The only tradition my husband and I have with our sons is going out to dinner to celebrate birthdays. The birthday person gets to pick the restaurant.

Tatum Rangel said...

An occasional boardgame is my favorite tradition.

traveler said...

Entertaining the little ones each weekend which is always fun.

Jessica Meddick said...

Family dinners. =]

jpetroroy said...

Bedtime stories.

susieqlaw said...

Singing Christmas carols on Christmas Eve

Grandma Cootie said...

Watching baseball games together

Nova said...

on each my kid's birthdays, our ritual is to let the birthday boy/girl choose what restaurant they want to eat at; their choice with no complaining from others. it is really cool to see what they each choose.

Elizabeth Glenn said...

My favorite tradition is at Christmas. I was born on December 1st. My mother's sorority was having a Christmas Bazaar and my grandmother bought my 1st ornament. It will be 50 this year! After that, I received an ornament each year. I still do. Now we do the same thing for my daughter. When I moved out, my ornaments went with me. My daughter will take hers too.

Rita said...

We get together on Christmas.

Laurice McClung said...

Taking my kids to school in their first day

Mary Preston said...

It's fun to choose which birthday cake you want made. It's your birthday, so it's your choice.

Cher B said...

What a beautiful post on family. I read about "Life After Coffee" on another site and was interested prior to this blog post, but now I am definitely reading it!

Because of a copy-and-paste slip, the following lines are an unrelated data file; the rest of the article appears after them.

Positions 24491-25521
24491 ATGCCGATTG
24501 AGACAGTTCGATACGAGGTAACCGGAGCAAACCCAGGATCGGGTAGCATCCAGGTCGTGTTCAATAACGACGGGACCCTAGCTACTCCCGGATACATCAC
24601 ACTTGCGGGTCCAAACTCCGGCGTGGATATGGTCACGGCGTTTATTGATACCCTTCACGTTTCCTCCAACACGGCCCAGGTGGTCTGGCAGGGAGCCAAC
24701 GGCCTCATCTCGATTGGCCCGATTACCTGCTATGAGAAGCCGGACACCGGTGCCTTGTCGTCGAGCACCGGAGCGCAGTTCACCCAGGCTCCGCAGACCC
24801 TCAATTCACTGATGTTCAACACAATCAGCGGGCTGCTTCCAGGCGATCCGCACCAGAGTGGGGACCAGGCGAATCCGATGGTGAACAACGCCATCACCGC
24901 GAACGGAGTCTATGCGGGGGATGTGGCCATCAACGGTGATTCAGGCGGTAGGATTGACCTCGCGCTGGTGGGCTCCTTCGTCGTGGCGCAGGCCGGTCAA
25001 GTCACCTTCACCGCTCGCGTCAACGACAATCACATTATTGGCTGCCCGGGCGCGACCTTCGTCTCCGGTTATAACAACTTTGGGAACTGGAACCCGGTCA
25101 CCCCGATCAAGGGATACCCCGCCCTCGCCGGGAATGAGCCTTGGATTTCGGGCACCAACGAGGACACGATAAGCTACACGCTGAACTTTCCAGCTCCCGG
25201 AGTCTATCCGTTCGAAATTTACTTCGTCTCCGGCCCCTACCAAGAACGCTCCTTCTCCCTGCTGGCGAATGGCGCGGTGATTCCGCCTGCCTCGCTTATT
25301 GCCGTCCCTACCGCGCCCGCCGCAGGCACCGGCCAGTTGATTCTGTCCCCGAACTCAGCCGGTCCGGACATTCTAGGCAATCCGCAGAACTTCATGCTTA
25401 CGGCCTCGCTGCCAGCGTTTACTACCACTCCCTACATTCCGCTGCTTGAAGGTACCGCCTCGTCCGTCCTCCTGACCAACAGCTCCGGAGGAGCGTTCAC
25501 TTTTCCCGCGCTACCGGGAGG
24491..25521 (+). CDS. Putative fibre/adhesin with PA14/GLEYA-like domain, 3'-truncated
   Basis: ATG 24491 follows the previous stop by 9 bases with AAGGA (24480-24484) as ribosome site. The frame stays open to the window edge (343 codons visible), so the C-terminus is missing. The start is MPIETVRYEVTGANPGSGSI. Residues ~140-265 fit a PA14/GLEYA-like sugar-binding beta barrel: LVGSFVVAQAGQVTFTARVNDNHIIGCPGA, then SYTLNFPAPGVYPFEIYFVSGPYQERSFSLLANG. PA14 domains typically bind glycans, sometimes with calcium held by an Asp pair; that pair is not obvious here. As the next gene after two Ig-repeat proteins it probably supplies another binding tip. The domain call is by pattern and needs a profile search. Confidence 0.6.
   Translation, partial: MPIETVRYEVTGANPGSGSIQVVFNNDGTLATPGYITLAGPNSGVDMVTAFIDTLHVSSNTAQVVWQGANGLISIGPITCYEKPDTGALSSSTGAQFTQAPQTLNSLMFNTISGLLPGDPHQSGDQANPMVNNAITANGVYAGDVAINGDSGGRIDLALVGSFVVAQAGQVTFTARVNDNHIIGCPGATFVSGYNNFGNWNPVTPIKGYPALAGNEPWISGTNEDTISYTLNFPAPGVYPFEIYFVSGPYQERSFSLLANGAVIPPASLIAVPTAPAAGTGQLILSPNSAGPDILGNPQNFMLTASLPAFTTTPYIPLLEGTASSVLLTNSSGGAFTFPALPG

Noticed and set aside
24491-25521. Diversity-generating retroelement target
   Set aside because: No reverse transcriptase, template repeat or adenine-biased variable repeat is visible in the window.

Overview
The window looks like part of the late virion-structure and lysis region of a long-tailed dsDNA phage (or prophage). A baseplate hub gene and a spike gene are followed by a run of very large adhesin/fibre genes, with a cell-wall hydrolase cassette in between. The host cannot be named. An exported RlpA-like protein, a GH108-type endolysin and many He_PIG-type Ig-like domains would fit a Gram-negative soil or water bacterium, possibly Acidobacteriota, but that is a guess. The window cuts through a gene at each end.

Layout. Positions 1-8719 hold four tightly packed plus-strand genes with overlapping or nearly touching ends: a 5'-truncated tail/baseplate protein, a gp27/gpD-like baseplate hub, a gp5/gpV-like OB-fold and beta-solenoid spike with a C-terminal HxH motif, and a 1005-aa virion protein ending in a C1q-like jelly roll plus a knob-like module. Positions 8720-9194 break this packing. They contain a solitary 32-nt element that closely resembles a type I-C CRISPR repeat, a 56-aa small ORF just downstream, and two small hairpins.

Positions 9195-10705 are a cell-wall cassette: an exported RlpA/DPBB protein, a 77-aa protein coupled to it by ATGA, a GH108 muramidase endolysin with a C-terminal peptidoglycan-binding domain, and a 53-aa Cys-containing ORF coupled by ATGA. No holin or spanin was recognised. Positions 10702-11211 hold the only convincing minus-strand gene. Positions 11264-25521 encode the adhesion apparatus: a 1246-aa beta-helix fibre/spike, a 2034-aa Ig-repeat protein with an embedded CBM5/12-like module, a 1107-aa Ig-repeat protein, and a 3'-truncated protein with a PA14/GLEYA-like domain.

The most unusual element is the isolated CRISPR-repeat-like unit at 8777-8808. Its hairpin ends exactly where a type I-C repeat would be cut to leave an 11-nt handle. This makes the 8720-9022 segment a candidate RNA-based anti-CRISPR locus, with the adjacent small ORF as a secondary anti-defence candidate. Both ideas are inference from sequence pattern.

A lot of our family traditions have fallen into disuse over time because my family is far flung with nuclear families of their own and some family anchors have passed on. I will always love celebratory family dinners, maybe even more for how rarely they happen now. Reading the previous posts and composing my own has left me a little melancholy. Everything changes, so we have to make a point of appreciating the moments as they happen.

Jennifer C said...

I love Thanksgiving dinner with my extended family! So special!

Carol Doscher said...

My family get togethers during the Holidays. We have a dinner and always play left right center. It is always alot of fun.

Anonymous said...

Vera Wilson

When growing up always had dinner together at night. If Dad worked overtime, waited on him.

snoopysnop1 at yahoo dot com

bn100 said...

picking pumpkins

Jinger Kat said...

Opening one present each on Christmas Eve after midnight mass

Hailey Fish said...

Our family traditions were always having Thanksgiving dinner with Grampy Jim, Christmas Eve dinner at Grammie's house as well as celebrating my cousin Kristin's birthday and Christmas dinner at my Aunt Anne and Uncle Brian's house. It was like that for as long as I can remember. When we exchanged gifts, all the grandchildren received gifts from their godmothers/godfathers and grandparents. I LOVED my time with my family because there was never a dry eye (from laughing so hard) or unhappy faces when we were all together. The patriarch of the family, Grampy Jim, passed away after a year long battle of Pulmonary Fibrosis January 17th, 2016, and not a day goes by where he isn't on my mind or the minds of my family members. When we all get together, we know Grampy Jim is always with us.

Kelly Rodriguez said...

I love the family traditions that surround the major holidays such as Thanksgiving, Christmas, and Easter. Spending special time together bonding, eating, and doing fun activities together.